Results

The median duration of imaging follow-up after GKS for patients with large MBTs in this series was 6.3 months. In the first follow-up MRI studies (performed within 3 months after GKS), 77 lesions (64.7%) had regressed, 24 (20.2%) were stable, and 18 (15.1%) were found to have grown. Peritumoral brain edema as defined on T2-weighted MRI sequences had decreased in 79 lesions (66.4%), was stable in 21 (17.6%), but had progressed in 19 (16.0%). In the group of patients who survived longer than 6 months (76 patients with 77 MBTs), 88.3% of the MBTs (68 of 77 lesions) had regressed or remained stable at the most recent imaging follow-up, and 89.6% (69 of 77 lesions) showed regression of perifocal brain edema volume or stable condition. The median duration of survival after GKS was 8.3 months for patients with large MBTs. Patients with small cell lung cancer and no previous WBRT had a significantly higher tumor control rate as well as better brain edema relief. Patients with a single metastasis, better KPS scores, and no previous radiosurgery or WBRT were more likely to decrease corticosteroid use after GKS. On the other hand, higher pre-GKS KPS score was the only factor that showed a statistically significant association with longer survival.

Conclusions

Treating large MBTs using either microsurgery or radiosurgery is a challenge for neurosurgeons. In selected patients with large brain metastases, radiosurgery offered a reasonable local tumor control rate and favorable functional preservation. Exacerbation of underlying edema was rare in this case series. Far more commonly, edema and steroid use were lessened after radiosurgery. Radiosurgery appears to be a reasonable option for some patients with large MBTs.

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Dale Ding, Zhiyuan Xu, Ian T. McNeill, Chun-Po Yen and Jason P. Sheehan

Object

Parasagittal and parafalcine (PSPF) meningiomas represent the second most common location for intracranial meningiomas. Involvement of the superior sagittal sinus or deep draining veins may prevent gross-total resection of these tumors without significant morbidity. The authors review their results for treatment of PSPF meningiomas with radiosurgery.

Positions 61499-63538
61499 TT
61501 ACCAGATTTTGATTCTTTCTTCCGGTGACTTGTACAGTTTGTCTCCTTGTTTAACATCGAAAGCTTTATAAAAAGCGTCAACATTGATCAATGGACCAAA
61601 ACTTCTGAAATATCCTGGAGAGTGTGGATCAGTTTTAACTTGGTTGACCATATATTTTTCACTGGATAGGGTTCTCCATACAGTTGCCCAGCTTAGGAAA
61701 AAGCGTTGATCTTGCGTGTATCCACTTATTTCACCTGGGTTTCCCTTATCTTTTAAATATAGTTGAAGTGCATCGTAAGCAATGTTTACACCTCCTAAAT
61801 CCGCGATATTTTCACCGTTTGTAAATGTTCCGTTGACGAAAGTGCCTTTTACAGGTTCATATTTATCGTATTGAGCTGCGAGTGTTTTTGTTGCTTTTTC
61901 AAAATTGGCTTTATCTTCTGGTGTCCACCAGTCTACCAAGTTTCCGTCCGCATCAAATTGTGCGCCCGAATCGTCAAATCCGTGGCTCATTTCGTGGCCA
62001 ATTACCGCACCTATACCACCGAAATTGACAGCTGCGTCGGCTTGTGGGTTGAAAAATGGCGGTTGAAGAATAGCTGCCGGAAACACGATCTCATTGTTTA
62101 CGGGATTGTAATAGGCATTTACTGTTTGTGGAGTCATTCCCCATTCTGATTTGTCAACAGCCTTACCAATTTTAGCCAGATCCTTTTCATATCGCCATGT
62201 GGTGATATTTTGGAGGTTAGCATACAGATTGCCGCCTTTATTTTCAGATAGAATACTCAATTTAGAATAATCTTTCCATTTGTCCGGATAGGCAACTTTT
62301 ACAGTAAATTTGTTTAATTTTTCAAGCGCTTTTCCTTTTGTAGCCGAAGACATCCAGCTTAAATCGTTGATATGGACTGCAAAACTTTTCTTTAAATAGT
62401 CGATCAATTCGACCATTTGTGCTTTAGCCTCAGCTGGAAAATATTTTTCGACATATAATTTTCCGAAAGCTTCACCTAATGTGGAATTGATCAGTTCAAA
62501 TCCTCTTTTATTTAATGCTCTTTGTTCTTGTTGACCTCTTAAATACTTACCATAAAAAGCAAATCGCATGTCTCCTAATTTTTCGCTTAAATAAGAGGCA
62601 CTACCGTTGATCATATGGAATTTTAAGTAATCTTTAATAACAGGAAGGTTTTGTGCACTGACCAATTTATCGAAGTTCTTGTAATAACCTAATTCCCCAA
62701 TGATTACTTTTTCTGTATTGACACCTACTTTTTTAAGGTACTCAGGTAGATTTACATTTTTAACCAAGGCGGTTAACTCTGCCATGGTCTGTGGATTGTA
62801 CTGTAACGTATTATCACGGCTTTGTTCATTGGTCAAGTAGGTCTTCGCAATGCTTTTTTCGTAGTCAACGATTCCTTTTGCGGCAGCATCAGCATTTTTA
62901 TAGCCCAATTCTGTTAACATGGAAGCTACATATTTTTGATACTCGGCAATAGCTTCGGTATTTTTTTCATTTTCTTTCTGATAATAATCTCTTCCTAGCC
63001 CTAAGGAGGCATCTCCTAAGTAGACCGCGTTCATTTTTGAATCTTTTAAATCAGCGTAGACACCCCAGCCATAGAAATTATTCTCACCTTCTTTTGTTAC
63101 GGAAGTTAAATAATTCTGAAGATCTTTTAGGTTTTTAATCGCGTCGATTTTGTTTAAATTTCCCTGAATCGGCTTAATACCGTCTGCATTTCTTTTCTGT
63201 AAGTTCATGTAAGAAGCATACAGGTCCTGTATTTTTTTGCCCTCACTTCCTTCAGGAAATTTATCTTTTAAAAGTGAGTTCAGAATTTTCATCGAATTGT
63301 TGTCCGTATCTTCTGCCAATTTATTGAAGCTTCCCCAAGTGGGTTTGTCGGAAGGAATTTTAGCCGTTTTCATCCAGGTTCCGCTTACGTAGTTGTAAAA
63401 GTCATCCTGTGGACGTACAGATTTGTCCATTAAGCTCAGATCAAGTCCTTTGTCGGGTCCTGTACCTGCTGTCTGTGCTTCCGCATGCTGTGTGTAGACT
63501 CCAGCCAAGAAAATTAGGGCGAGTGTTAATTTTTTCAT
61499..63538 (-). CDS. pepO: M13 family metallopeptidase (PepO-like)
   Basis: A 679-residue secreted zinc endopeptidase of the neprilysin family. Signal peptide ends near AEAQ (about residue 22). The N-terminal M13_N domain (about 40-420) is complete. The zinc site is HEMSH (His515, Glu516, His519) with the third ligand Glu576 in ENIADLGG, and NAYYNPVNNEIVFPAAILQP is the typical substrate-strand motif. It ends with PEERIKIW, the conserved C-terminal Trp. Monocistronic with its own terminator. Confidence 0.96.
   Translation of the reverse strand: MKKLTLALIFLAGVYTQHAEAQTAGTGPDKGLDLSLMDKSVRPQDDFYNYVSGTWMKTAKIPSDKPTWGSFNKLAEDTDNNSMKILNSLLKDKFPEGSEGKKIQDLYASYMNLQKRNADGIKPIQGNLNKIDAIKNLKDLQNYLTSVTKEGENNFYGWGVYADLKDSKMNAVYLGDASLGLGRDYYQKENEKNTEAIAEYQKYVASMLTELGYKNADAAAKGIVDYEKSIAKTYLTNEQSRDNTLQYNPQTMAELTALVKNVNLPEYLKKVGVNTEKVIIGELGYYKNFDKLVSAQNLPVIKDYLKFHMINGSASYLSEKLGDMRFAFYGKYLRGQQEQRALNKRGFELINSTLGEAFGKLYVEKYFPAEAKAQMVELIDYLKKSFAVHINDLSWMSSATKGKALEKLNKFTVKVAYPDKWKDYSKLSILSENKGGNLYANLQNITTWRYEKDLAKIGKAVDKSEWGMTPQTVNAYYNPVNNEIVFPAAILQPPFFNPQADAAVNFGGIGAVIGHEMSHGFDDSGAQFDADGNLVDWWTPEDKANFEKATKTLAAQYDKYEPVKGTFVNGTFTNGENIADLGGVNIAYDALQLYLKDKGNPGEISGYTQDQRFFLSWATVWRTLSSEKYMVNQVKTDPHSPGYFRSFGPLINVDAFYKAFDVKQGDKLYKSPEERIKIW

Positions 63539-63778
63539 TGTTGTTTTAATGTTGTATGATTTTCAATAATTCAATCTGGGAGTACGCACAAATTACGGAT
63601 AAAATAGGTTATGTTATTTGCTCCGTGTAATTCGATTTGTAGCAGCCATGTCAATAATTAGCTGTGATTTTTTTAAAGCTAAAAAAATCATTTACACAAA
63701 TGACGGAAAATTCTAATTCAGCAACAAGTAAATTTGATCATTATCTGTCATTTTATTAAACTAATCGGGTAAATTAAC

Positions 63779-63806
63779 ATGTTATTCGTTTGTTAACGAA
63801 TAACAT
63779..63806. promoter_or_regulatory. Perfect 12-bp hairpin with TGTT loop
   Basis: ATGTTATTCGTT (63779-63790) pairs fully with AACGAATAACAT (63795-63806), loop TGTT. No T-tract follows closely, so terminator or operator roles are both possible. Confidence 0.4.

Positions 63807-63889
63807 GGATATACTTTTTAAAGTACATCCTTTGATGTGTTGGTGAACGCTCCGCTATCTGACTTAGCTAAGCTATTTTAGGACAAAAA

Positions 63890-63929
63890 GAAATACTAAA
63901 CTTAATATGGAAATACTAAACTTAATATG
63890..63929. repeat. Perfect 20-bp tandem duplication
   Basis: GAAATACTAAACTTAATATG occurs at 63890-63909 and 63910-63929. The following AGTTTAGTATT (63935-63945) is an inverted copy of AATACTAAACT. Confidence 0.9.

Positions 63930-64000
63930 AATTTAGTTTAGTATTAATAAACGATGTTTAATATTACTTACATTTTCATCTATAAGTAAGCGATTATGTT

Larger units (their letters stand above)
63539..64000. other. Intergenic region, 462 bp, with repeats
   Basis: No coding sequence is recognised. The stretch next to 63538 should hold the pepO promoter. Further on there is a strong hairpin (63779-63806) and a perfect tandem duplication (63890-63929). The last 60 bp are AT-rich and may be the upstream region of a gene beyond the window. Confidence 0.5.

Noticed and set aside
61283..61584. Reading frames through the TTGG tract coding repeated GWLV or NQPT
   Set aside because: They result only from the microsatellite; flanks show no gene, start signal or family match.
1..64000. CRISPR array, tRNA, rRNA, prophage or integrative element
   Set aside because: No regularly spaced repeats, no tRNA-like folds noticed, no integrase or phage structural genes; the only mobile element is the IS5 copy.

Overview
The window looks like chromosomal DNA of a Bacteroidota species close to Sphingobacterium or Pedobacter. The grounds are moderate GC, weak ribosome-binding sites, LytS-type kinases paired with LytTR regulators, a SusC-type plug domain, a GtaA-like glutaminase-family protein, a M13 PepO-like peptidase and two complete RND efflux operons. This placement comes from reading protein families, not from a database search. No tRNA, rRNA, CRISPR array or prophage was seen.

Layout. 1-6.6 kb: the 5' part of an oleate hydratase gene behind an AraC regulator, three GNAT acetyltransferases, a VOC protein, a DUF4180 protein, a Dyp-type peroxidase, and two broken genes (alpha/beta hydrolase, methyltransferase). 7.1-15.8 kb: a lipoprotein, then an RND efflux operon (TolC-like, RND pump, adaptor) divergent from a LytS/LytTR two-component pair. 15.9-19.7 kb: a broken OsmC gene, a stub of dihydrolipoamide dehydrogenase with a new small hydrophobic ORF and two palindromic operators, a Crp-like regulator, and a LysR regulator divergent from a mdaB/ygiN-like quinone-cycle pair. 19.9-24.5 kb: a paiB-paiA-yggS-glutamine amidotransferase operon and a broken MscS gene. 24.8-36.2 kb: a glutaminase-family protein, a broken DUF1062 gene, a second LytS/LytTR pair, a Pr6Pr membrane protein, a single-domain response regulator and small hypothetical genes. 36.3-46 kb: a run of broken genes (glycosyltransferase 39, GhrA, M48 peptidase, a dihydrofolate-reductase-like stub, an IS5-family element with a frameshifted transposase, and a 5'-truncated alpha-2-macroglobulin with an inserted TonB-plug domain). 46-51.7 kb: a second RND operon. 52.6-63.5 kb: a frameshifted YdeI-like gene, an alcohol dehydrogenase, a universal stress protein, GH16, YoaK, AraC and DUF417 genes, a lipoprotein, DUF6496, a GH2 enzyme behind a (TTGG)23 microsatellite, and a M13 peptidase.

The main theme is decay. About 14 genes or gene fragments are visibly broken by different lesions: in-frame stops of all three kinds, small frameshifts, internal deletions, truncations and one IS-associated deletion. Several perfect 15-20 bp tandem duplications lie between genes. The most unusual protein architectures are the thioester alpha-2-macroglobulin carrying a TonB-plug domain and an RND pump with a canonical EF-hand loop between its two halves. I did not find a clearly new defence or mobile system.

Methods

The authors retrospectively reviewed the institutional review board–approved University of Virginia Gamma Knife database and identified 65 patients with 90 WHO Grade I parasagittal (59%) and parafalcine (41%) meningiomas who had a mean MRI follow-up of 56.6 months. The patients' mean age was 57 years, the median preradiosurgery Karnofsky Performance Status score was 80, and the median initial tumor and treatment volumes were 3 and 3.7 cm3, respectively. The median prescription dose was 15 Gy, isodose line was 40%, and the number of isocenters was 5. Kaplan-Meier analysis was used to determine progression-free survival (PFS). Univariate and multivariate Cox regression analyses were used to identify factors associated with PFS.

Results

The median overall PFS was 75.6 months. The actuarial tumor control rate was 85% at 3 years and 70% at 5 years. Parasagittal location, no prior resection, and younger age were found to be independent predictors of tumor PFS. For the 49 patients with clinical follow-up (mean 70.8 months), the median postradiosurgery Karnofsky Performance Status score was 90. Symptomatic postradiosurgery peritumoral edema was observed in 4 patients (8.2%); this group comprised 3 patients (6.1%) with temporary and 1 patient (2%) with permanent clinical sequelae. Two patients (4.1%) died of tumor progression.

Conclusions

Radiosurgery offers a minimally invasive treatment option for PSPF meningiomas, with a good tumor control rate and an acceptable complication rate comparable to most surgical series.

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David Schlesinger, Zhiyuan Xu, Frances Taylor, Chun-Po Yen and Jason Sheehan

Object

The Extend system for the Gamma Knife Perfexion makes possible multifractional Gamma Knife treatments. The Extend system consists of a vacuum-monitored immobilization frame and a positioning measurement system used to determine the location of the patient's head within the frame at the time of simulation imaging and before each treatment fraction. The measurement system consists of a repositioning check tool (RCT), which attaches to the Extend frame, and associated digital measuring gauges. The purpose of this study is to evaluate the performance of the Extend system for patient repositioning before each treatment session (fraction) and patient immobilization between (interfraction) and during (intrafraction) each session in the first 10 patients (36 fractional treatments) treated at the University of Virginia.

Methods